Testing out Inzpire’s Human Factors Training

Some of the Inzpire team recently got to experience our renowned human factors training for themselves.

Tug Wilson, our head of human factors, devised the training specifically for our audience, taking modules and different elements from all of the human factors courses available in our training academy and bringing them together to make a tailored learning schedule.

I spoke to two members of our mission systems team to find out how they had got on with the training. Courtney Thornton is a junior project manager. She completed a degree in sociology and has a long-standing interest in all things psychology, so had a rough understanding of what the training might entail. Ali Cree, who works with our mission systems team as a configuration manager, had no previous experience with psychology or human factors. 

What were your perceptions of what the term ‘human factors’ (HF) meant before you undertook the training?

Courtney: As I completed a sociology degree, I am highly interested in the way people think and act. My perceptions about human factors (HF) were exactly that – I thought it was about how humans act and react to certain situations and how things can be perceived.

Ali: I had no perception of what human factors meant before the training. Once I found out that some of my colleagues were attending I spoke to them and learn a little more about what it all entailed. They advised that it would be worth my time finding out about the benefits of human factors, so I decided to put my name forward for the training.

What is your understanding of what ‘human factors’ is now?

Courtney: My understanding of HF now is that it covers not just the interactions between humans but also between humans and other elements like the environment – it is part of a system. I now know that learning about HF is important for both individuals and businesses in all sectors because it helps to keep people safe and also makes businesses more effective.

Ali: After attending the course I understand that human factors is about how people interact and react, with and to the environment around them.

What was the most interesting or surprising thing you learned on the training?

Courtney: The most surprising and interesting thing for me was when I came out of that course every lunch time – and particularly at the end of the course – I realised I think about human factors all the time. Every day I notice these things that happen around the workplace. It was very interesting to actually apply physiological principles into the processes and every day business at Inzpire.

Ali: The most interesting thing about the course from my perspective was learning about how I act in a team environment and the ways this can be perceived.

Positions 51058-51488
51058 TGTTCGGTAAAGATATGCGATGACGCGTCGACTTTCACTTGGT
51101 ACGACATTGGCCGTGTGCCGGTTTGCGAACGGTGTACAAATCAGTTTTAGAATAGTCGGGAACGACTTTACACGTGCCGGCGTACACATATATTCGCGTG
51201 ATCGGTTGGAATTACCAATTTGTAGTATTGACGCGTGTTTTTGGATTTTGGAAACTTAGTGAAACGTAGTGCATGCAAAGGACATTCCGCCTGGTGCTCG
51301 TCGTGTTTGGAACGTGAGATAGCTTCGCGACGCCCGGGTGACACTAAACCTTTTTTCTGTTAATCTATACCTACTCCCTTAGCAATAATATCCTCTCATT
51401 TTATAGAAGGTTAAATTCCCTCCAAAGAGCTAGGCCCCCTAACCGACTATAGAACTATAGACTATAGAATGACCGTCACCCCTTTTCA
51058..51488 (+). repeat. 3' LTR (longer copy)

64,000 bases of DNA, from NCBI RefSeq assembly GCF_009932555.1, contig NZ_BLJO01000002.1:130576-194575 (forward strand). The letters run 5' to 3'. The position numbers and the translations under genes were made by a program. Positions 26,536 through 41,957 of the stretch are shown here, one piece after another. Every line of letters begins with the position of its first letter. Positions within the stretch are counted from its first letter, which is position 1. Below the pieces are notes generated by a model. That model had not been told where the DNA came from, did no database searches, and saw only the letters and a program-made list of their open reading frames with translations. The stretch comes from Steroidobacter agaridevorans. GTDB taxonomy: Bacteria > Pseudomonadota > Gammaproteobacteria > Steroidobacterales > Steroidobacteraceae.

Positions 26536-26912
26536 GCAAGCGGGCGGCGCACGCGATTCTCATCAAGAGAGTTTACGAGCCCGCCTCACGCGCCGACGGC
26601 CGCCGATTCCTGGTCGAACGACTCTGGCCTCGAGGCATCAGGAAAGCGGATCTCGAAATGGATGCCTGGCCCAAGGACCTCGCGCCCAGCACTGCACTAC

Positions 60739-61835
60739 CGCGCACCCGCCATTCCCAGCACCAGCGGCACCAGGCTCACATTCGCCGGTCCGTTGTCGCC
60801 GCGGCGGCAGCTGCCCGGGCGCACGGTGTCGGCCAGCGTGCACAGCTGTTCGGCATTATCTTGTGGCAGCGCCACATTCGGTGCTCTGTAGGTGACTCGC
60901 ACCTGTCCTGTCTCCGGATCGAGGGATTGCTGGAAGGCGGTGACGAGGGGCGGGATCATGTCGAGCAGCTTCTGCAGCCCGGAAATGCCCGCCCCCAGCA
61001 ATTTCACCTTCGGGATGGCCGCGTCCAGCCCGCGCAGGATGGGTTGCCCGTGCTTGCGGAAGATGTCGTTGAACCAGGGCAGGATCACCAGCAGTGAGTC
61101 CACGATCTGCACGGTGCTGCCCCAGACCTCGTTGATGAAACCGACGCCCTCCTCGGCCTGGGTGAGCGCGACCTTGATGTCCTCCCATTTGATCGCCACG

What part of the training will help you out most in the workplace?

Courtney: I work for Inzpire as a junior project manager. Although I already pride myself in being able to notice personal interactions throughout my team, completing this training has helped me apply human factors methods specifically. It is important to know all of the people within a team and how to react to them as individuals.

Also, after we completed the tasks that were set during the training, Tug Wilson – Inzpire’s head of human factors – gave us some feedback based on his observations. These observations have given me a boost in confidence in being able to be a leader.

Ali: After I attended the session I felt more confident in voicing my opinions to other staff members who are older and have been with the company for many years. I now feel more confident in myself and how I interact with other people.

Was there anything you learned in the training that will help you away from the workplace in your day-to-day life?

Courtney: Most of the information delivered by Tug on this course can be applied to everyday life away from the work place.

The skills he taught us around decision making were the main transferable skill for me. I am quite good at helping others make decisions but I am not so decisive for myself. Tug’s training helped me learn that if I have lots of little things to do, to apply the ‘crocodile closest to the canoe’ analogy’ – to shoot down (i.e complete) the one closest to me, or the easiest one first. This will definitely help me because I can sometimes find it quite difficult to keep calm when I have lots and lots of little things to do! Tug’s training highlighted that decision making is a key human factor and explained about efficient ways to deal with making decisions.

Ali: I learnt how I currently interact with other people and how I can be more confident in those interactions, which I will take away from the training into my day-to-day life.

If you would like to find out more about how our human factors training could help you and your team – regardless of where you work – you can email us on trainingacademy@inzpire.com

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